Justice Minister Ayelet Shaked presented on Monday a 100-day plan for reform in the judicial system that she intends to execute if reinstated in her post in the next government. Shaked said she intends to change the way Supreme Court justices are appointed: rather than have justices chosen by the Judicial Appointments Committee, the justice minister would present a list of candidates for approval by the cabinet and the Knesset.
Under the plan, candidates for the Supreme Court would undergo public hearings before the Knesset Constitution and Law Committee; the “override clause” allowing the Knesset to re-legislate laws that the court has invalidated would be enacted; a minister would be able represent himself in court (even in opposition to his legal counsel's opinion); and a law enabling locating committees to appoint legal counsels to the ministries would also be enacted.
Speaking at a meeting of the National Students Union in Jerusalem on Monday, Shaked attacked the Supreme Court, saying: "Since the '80s, a new generation has established itself in the Supreme Court, based on a new precept: the court as supreme adjudicator. In parallel, inevitably, the public faith in the Supreme Court dramatically decreased."
She also criticized the Judicial Appointments Committee, accusing it of "turning into a powerful tool for implementing the revolution."
About her plan for reforming the appointment of justices, Shaked said: "In the absolute majority of western democracies – elected officials are the ones who appoint the highest bench in the judicial system. There is no reason for us to lag behind… sunlight is the best disinfectant, and the public is entitled to know what the legal views of a Supreme Court candidate are."
She added that finalizing a law she has proposed, which would allow lawmakers to re-enact laws overturned by the Supreme Court, would help in that the court would "no longer be perceived as a player in the political arena, which has the last word."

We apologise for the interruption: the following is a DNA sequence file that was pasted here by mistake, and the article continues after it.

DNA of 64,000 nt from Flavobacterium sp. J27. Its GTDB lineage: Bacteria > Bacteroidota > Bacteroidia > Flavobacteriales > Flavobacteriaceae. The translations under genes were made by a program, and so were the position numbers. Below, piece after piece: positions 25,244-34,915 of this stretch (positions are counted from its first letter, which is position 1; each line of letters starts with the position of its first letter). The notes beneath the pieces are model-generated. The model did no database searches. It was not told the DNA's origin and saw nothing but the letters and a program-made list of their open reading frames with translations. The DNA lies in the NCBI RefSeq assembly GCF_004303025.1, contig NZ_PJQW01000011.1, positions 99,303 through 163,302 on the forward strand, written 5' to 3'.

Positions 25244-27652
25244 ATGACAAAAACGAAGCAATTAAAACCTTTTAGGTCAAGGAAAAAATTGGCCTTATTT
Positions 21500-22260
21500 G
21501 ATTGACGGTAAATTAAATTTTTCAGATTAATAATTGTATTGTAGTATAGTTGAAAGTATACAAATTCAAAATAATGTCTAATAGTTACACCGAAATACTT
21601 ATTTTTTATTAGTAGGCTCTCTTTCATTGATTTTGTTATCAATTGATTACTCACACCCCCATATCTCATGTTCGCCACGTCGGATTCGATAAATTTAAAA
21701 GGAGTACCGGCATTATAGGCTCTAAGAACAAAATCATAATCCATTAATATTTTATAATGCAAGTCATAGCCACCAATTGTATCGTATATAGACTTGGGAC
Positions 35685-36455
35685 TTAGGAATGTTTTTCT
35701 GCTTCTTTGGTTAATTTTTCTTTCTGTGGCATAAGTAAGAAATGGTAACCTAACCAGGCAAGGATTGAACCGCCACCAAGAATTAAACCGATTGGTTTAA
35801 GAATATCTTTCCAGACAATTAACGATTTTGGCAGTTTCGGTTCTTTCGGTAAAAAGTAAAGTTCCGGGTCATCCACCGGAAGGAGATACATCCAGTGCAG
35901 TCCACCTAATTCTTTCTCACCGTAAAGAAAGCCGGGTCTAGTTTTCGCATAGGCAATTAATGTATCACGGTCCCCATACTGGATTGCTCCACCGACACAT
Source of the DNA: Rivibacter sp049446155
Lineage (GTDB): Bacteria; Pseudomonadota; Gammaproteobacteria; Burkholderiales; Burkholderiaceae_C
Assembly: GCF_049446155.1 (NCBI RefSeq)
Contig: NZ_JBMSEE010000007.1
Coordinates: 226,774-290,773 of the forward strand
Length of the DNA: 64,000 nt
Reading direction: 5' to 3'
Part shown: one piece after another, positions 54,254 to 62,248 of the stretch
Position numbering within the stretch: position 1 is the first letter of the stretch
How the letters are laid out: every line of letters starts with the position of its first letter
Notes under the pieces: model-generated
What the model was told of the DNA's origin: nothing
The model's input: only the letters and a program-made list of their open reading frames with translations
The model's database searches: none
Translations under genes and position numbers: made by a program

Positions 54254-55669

"The national camp, throughout its years in power, did not lift a finger against the revolution in the Supreme Court," she said. "Until the last term, the right-wing was elected – but did not rule. At best, it was a years-long failure."
She also said it had been recently reported that Finance Minister Moshe Kahlon, "who blocked deep structural change in the judicial system, has recently been reported to have climbed down from his tree. I hope and believe that in the next term, he really does cooperate with the moves I intend to pursue, and that we will restore the separation of powers to its proper place."
She also called for the powers of the attorney general to be clearly enshrined. "Sometimes the attorney general has gone from being the government's lawyer to its prosecutor," she said. "The system by which the attorney general is chosen should return to the system by which legal counsels were appointed most years – by government resolution, at the recommendation of the justice minister."
Following a deadly attack against Israelis in Ariel on Sunday, Shaked said that the legal system makes it hard for Israeli soldiers to combat terrorism, and that "the legal constraints imposed on the Israel Defense Forces preclude effective deterrence." The justice minister also said that soldiers are afraid to shoot at Palestinians launching incendiary balloons, saying: "We can attack the left, but the truth is that the one who’s been ruling here for the last 40 years was the right."
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